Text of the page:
Arkansas became the 23rd state to pass and sign into law legislation streamlining small cells and facilitating 5G deployment this week.
CTIA Senior Vice President of External and State Affairs, Jamie Hastings, applauded Governor Hutchinson, Senator Jonathan Dismang and Representatives Andy Davis, Frederick Love and Roger Lynch on the passage of Arkansas House Bill 1874.
“This legislation will ensure residents of Arkansas receive the investment and benefits that 5G will bring to American communities, small and large,” Hastings said. “According to Accenture, next-generation wireless networks will bring $302M in economic growth to Little Rock and more than 1,500 jobs to Fort Smith and Fayetteville alone.”
WIA President and CEO Jonathan Adelstein said the legislation lays the groundwork for jobs, economic growth, and access to healthcare and education for Arkansans.
“We are glad to support this balanced and bipartisan bill, and we thank the sponsors and the governor for their vision in enabling Arkansas to help propel the U.S. toward becoming the global leader in 5G,” Adelstein said.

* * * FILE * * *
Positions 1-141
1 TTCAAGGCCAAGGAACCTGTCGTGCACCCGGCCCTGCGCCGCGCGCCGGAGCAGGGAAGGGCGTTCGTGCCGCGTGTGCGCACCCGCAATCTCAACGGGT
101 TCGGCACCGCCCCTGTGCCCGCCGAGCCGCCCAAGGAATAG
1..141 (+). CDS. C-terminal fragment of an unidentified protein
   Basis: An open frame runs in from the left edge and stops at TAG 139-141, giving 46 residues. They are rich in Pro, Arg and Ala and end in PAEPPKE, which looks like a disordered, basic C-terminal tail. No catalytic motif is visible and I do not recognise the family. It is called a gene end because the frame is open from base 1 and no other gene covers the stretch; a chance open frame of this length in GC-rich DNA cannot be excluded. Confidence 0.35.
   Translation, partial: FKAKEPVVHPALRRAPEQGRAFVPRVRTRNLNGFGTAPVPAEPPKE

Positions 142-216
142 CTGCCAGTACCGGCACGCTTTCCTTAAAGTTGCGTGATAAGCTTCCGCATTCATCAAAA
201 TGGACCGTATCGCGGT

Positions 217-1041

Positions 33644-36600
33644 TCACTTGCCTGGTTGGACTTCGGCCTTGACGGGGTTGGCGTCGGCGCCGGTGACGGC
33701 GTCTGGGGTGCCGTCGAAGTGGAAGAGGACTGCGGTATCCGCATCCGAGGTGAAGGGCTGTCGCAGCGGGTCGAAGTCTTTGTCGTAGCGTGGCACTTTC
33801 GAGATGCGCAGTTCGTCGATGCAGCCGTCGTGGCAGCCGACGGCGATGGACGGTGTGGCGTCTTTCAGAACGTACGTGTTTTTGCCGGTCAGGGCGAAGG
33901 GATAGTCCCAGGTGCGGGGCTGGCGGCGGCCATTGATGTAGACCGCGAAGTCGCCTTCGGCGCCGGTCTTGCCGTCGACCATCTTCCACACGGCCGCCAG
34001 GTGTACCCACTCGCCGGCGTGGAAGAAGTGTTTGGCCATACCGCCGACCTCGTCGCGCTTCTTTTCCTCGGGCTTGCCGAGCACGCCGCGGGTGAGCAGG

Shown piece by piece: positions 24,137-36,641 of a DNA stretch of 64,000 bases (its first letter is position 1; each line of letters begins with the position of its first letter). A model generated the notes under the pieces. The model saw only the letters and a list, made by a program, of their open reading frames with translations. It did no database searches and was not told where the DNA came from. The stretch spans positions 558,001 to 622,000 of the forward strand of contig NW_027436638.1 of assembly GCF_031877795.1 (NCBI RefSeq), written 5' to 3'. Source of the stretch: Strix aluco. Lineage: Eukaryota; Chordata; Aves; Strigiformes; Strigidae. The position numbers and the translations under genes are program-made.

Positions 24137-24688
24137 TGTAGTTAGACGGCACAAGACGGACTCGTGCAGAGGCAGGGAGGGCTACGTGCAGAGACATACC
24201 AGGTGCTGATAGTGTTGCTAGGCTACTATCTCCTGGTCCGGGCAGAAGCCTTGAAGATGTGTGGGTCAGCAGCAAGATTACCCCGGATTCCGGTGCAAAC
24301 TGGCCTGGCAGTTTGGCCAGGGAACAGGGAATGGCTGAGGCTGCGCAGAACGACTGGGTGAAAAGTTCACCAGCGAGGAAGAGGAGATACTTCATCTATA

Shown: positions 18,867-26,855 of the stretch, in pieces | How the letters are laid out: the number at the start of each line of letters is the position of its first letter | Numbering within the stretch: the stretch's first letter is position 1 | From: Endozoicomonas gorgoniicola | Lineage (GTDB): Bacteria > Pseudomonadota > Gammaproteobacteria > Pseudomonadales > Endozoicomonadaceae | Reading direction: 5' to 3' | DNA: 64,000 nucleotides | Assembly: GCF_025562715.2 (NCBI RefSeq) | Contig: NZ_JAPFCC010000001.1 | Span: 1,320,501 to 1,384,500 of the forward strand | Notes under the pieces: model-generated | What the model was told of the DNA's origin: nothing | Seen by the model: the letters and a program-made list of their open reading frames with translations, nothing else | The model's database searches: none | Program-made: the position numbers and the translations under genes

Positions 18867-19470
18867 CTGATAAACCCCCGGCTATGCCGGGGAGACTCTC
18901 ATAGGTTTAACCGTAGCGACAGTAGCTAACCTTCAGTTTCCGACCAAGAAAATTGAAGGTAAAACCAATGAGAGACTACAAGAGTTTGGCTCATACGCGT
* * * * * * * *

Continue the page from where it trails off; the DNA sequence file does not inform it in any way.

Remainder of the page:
Late in March, West Virginia was the 22nd state pass legislation. It signed into law a small cell reform bill that allows localities to charge up to $25 per year for the use of the right-of-way and $65 per year for attachment of small cells to certain utility poles, and it requires localities to approve or disapprove of small cell attachments generally within 60 days of applications.
In June 2018, Hawaii became the 21st state to pass small cell streamlining legislation. The measure established a process to upgrade and support next-generation wireless broadband infrastructure, established a permitting, application, review, and approval process for wireless facilities on state or county solely-owned utility poles, or install associated utility poles, in the right of way.